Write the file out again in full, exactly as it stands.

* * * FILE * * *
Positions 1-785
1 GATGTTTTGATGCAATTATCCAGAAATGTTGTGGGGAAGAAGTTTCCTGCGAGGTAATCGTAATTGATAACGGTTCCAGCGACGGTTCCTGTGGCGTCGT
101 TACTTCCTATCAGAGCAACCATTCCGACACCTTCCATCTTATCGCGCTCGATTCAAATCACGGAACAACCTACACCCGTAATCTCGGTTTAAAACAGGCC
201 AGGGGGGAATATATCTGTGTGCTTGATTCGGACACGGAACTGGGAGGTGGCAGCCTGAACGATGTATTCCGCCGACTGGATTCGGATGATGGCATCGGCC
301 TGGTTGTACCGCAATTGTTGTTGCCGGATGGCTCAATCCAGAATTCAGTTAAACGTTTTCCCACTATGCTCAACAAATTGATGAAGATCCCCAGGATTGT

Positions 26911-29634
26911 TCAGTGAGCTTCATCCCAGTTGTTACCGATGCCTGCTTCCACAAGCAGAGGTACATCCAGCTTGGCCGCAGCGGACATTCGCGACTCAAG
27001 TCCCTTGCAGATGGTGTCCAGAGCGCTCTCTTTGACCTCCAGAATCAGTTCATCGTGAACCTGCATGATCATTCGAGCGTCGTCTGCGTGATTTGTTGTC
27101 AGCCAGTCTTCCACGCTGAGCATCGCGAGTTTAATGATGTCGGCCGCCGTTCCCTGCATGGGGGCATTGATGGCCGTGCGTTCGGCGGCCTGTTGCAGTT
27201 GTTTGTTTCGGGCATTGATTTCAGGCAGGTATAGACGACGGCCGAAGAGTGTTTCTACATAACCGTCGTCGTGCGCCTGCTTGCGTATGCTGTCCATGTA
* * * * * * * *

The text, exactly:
Positions 1-785
1 GATGTTTTGATGCAATTATCCAGAAATGTTGTGGGGAAGAAGTTTCCTGCGAGGTAATCGTAATTGATAACGGTTCCAGCGACGGTTCCTGTGGCGTCGT
101 TACTTCCTATCAGAGCAACCATTCCGACACCTTCCATCTTATCGCGCTCGATTCAAATCACGGAACAACCTACACCCGTAATCTCGGTTTAAAACAGGCC
201 AGGGGGGAATATATCTGTGTGCTTGATTCGGACACGGAACTGGGAGGTGGCAGCCTGAACGATGTATTCCGCCGACTGGATTCGGATGATGGCATCGGCC
301 TGGTTGTACCGCAATTGTTGTTGCCGGATGGCTCAATCCAGAATTCAGTTAAACGTTTTCCCACTATGCTCAACAAATTGATGAAGATCCCCAGGATTGT

Positions 26911-29634
26911 TCAGTGAGCTTCATCCCAGTTGTTACCGATGCCTGCTTCCACAAGCAGAGGTACATCCAGCTTGGCCGCAGCGGACATTCGCGACTCAAG
27001 TCCCTTGCAGATGGTGTCCAGAGCGCTCTCTTTGACCTCCAGAATCAGTTCATCGTGAACCTGCATGATCATTCGAGCGTCGTCTGCGTGATTTGTTGTC
27101 AGCCAGTCTTCCACGCTGAGCATCGCGAGTTTAATGATGTCGGCCGCCGTTCCCTGCATGGGGGCATTGATGGCCGTGCGTTCGGCGGCCTGTTGCAGTT
27201 GTTTGTTTCGGGCATTGATTTCAGGCAGGTATAGACGACGGCCGAAGAGTGTTTCTACATAACCGTCGTCGTGCGCCTGCTTGCGTATGCTGTCCATGTA